Two things about Active Surveillance and Prostate Cancer


if you always tell the truth, you won't need a good memory...M. Twain
  • Most low and intermediate risk prostate cancers don’t progress-Do you know what low vs. intermediate risk means?
  • And…if they do there is “usually” no consequence to the delay in treatment

One caveat…”in most cases.” It takes a special mindset to choose surveillance and one must accept a small amount of risk that accompanies this choice.

© 2010 by American Society of Clinical Oncology

Outcomes of Active Surveillance for Men With Intermediate-Risk Prostate Cancer

  1. Matthew R. Cooperberg,
  2. Janet E. Cowan,
  3. Joan F. Hilton,
  4. Adam C. Reese,
  5. Harras B. Zaid,
  6. Sima P. Porten,
  7. Katsuto Shinohara,
  8. Maxwell V. Meng,
  9. Kirsten L. Greene and
  10. Peter R. Carroll

+ Author Affiliations


  1. From the University of California, San Francisco, Helen Diller Family Comprehensive Cancer Center, San Francisco, CA.
  • Corresponding author: Peter R. Carroll, MD, MPH, 1600 Divisadero, Box 1695, San Francisco, CA 94143-1695; e-mail: pcarroll@urology.ucsf.edu.
  • Abstract

    Purpose Active surveillance (AS) is an option for the initial management of early-stage prostate cancer. Current risk stratification schema identify patients with low-risk disease who are presumed to be most suitable for AS. However, some men with higher risk disease also elect AS; outcomes for such men have not been widely reported.

    Patients and Methods Men managed with AS at University of California, San Francisco, were classified as low- or intermediate-risk based on serum prostate-specific antigen (PSA), Gleason grade, extent of biopsy involvement, and T stage. Clinical and demographic characteristics, and progression in terms of Gleason score, PSA kinetics, and active treatment were compared between men with low- and intermediate-risk tumors.

    Results Compared to men with low-risk tumors, those with intermediate-risk tumors were older (mean, 64.9 v 62.3 years) with higher mean PSA values (10.9 v 5.1 ng/mL), and more tumor involvement (mean, 20.4% v 15.3% positive biopsy cores; all P < .01). Within 4 years of the first positive biopsy, the clinical risk group did not differ in terms of the proportions experiencing progression-free survival, (low [54%] v intermediate [61%]; log-rank P = .22) or the proportions who underwent active treatment (low [30%] v intermediate [35%]; log-rank P = .88). Among men undergoing surgery, none were node positive and none had biochemical recurrence within 3 years.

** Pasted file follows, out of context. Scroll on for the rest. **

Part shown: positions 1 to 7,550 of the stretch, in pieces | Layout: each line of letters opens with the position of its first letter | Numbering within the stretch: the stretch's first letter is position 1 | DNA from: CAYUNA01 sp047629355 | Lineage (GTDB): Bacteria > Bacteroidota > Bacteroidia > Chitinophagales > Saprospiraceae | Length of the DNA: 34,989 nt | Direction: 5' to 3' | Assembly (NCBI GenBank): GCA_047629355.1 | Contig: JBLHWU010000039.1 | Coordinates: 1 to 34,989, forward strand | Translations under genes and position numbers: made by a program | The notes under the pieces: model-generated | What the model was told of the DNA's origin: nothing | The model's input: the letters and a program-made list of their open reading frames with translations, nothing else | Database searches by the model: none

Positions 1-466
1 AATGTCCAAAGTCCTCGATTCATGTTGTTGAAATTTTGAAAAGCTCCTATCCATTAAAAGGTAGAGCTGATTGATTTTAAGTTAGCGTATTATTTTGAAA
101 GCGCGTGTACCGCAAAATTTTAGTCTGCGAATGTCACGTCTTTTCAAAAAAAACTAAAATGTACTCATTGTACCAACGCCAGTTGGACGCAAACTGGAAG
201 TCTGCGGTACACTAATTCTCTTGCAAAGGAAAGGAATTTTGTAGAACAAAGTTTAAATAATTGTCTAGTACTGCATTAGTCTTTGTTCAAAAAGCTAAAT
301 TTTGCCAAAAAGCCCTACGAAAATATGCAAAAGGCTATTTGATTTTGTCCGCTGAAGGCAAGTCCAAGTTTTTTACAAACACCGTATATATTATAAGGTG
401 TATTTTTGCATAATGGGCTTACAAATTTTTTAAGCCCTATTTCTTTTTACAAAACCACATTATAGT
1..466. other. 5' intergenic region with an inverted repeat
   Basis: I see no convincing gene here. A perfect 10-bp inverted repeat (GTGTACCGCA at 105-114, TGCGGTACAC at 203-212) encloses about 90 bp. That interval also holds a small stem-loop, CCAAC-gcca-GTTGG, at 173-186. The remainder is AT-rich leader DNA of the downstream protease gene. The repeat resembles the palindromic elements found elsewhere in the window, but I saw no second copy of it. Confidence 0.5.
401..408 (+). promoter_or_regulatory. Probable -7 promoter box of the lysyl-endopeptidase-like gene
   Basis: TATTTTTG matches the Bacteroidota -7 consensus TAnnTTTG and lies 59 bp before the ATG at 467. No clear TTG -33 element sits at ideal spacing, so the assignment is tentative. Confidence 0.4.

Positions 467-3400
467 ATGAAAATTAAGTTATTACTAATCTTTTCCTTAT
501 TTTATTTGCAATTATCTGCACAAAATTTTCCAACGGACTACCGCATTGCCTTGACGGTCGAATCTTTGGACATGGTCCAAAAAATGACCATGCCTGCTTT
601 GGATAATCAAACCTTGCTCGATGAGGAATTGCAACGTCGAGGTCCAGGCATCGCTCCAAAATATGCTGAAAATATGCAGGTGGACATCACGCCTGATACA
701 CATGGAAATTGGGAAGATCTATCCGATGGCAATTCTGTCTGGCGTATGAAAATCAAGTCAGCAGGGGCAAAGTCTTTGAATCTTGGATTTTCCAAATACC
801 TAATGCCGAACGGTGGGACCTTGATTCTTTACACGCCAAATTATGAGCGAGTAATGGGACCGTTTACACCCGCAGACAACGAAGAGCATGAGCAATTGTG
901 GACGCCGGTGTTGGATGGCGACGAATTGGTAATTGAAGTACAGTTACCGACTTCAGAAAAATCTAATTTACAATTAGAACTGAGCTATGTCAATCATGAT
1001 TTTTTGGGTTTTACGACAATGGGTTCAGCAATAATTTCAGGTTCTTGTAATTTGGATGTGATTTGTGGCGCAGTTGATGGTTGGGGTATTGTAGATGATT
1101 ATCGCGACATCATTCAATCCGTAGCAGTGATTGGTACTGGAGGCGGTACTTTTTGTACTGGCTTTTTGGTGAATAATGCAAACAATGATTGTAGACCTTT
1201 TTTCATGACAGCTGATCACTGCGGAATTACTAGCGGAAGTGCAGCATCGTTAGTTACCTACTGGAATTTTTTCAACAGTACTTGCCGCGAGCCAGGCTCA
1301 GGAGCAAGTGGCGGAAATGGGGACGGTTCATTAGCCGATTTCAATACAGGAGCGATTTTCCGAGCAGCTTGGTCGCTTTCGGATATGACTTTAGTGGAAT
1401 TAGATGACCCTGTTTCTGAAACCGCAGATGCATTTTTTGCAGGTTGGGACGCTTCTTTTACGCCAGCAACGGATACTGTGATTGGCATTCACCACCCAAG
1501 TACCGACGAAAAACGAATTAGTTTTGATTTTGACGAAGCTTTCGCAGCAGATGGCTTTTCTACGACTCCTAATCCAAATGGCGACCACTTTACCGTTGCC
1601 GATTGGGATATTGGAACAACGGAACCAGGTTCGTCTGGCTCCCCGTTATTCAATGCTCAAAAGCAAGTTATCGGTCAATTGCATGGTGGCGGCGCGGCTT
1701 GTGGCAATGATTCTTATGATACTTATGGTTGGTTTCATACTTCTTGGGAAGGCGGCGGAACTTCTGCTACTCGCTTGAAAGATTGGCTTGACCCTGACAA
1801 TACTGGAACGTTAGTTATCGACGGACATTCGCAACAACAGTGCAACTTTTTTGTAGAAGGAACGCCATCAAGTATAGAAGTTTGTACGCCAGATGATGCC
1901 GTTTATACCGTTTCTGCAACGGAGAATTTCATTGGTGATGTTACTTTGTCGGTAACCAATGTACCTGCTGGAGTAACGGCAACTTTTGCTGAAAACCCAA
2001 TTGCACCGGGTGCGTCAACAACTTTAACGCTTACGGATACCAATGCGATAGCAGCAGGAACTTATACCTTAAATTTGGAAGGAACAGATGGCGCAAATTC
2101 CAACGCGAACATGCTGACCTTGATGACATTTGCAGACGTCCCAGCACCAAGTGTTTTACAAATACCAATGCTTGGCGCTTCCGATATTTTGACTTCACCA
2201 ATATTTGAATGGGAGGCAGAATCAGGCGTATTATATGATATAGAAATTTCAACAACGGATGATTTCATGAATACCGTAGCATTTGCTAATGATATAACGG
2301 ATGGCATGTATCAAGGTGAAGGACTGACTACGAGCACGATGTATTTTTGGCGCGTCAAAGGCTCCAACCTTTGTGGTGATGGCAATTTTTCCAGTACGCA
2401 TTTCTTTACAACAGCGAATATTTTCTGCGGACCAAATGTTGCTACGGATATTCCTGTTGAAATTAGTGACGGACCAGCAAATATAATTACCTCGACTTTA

Conclusion Selected men with intermediate-risk features be appropriate candidates for AS, and are not necessarily more likely to progress. AS for these men may provide an opportunity to further reduce overtreatment of disease that is unlikely to progress to advanced cancer.

    Footnotes

    • Supported by University of California-San Francisco Special Program of Research Excellence Grant No. P50CA89520 from the National Institutes of Health/National Cancer Institute.

    • Authors’ disclosures of potential conflicts of interest and author contributions are found at the end of this article.

  • Received July 2, 2010.
  • Accepted October 7, 2010.
  • 2 Replies to “Two things about Active Surveillance and Prostate Cancer”

    1. Good news at last we have some health care professionals saying what we men with prostate cancer have been saying for a few years. Its not ‘rocket science’ just good health care management.

      “Overtreatment could be cut drastically if we took time to assess each patients risk factors.”

      As a UK patient with metastaic prostate cancer (PCa) I have often wondered if the reasons why so few men opt for AS (Active Surveillance) were some or all of the following.

      1/ AS requires careful monitoring of patients (more specialist nurses would be no bad thing).

      2/ If men are offered a 90+% chance of a possible cure with surgery or RT (radiotherapy) they are unlikely to opt for AS unless it is explained to them in fine detail.

      3/ If the consultant specialised in either surgery or RT they may have a vested interest in treating rather than offering AS.
      Without these patients to treat they have a lighter workload and hence a lower profile.

      Two other areas I would like to see addressed in the UK are:-

      1/ The identification of those men in the ‘high risk’ groups (we all know who they are) and offer them testing (screening) at an early stage and then monitor them closely for any signs of the disease progressing and before it passes through that window of opportunity of a possible cure.

      2/ Research into prostate cancer to be better controlled so that the money available for research goes to those trials etc that show some light at the end of the tunnel rather than to the researchers who have the best PR team and who make no real difference other than satisfying a few egos and perhaps gaining accolades for the research head.

      3/ Closer working realationships between patients, primary care and consultants. Which where possible should be patient led. “NO DECISION ABOUT ME WITHOUT ME”

      Like

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